selected photos, and all the selected photos become checked and will be imported.

    Also, if you chooseChecked State from the Sort pop-up menu (beneath the Preview

    area), all of the images you checked will appear together at the top of the Preview


  • TIP: Selecting Multiple Photos If the photos you want are contiguous, then click on the first photo, press-and-hold the

    Shift key, scroll down to the last photo, and click on it to select all the photos in

    between at once. Step Six: At the top center of the Import window, you get to choose whether you want to copy

    the files as is (Copy) or Copy as DNG to convert them to Adobes DNG format as

    theyre being imported (if youre not familiar with the advantages of Adobes DNG

  • [digital negative] file format, turn to page 44). Luckily, theres no wrong answer here,

    so if at this point youre unsure of what to do, for now just choose the default setting

    of Copy, which copies the images off the card onto your computer (or external drive)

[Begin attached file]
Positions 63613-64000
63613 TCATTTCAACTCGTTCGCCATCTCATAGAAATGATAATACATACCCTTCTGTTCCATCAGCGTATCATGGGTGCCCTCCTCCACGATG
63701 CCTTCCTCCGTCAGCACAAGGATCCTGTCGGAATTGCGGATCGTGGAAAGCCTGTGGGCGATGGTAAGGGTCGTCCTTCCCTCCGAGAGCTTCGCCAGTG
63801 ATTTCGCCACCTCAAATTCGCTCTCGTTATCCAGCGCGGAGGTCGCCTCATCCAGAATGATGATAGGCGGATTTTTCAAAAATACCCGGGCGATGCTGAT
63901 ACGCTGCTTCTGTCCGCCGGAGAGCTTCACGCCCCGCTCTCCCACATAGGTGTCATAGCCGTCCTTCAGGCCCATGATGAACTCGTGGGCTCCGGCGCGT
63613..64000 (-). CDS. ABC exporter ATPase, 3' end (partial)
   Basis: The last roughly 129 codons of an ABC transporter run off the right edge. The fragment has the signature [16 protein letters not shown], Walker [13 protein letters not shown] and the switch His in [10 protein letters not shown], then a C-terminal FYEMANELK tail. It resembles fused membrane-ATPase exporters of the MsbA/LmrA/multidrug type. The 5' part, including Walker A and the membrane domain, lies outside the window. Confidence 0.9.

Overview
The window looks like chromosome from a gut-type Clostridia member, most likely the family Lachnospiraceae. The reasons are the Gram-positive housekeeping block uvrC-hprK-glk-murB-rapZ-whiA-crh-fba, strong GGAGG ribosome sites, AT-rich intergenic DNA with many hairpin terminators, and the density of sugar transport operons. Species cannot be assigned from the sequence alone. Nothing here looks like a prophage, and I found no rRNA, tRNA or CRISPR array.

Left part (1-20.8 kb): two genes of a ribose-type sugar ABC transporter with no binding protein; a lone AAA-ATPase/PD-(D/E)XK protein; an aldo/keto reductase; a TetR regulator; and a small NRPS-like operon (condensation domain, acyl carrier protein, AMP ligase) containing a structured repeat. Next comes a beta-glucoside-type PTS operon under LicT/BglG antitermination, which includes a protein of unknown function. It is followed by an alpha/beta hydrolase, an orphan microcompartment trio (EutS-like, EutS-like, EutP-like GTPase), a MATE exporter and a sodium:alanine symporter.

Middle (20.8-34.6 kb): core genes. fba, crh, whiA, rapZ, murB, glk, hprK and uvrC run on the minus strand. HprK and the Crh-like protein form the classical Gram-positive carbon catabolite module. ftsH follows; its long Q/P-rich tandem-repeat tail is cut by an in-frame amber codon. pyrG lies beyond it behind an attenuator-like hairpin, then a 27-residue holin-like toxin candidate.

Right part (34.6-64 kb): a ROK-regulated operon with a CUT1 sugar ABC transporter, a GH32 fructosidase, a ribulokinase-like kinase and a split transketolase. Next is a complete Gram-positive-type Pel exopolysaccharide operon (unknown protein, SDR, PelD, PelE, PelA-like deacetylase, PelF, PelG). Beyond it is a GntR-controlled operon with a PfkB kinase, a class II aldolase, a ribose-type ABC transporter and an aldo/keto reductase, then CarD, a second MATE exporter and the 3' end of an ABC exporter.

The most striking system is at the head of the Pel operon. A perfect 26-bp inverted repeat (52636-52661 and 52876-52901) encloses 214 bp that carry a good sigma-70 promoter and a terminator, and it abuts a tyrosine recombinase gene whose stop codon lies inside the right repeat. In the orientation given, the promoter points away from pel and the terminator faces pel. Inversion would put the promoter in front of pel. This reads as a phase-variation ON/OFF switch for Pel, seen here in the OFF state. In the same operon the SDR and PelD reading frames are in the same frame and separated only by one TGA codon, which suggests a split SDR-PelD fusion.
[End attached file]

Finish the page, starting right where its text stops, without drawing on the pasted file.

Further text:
and imports them into Lightroom. Neither choice moves your originals off the card

    (youll notice Move is grayed out), it only copies them, so if theres a serious problem

    during import (hey, it happens), you still have the originals on your memory card.

    Step Seven: Below the Copy as DNG and Copy buttons are three handy view options. By default,

    it displays all the photos on your card, but if you shoot to a card, then download those

    photos, pop the card back into the camera, shoot some more, then download again

    (which is pretty common), you can click New Photos, and now it only shows the

    photos on the card that you havent imported yet, and hides the rest from view

    (sweetI know). Theres also a Destination Folders view, which hides any photos

    with the same name as photos that are already in the folder youre importing into.

    These last two buttons are just there to clear up the clutter and make it easier for you


  • to see whats going on as you move files from one place to another, so you dont have

    to use them at all if you dont need them.

    Step Eight: Now weve come to the part where you tell Lightroom where to store the photos

    youre importing. If you look in the top-right corner of the window, youll see the To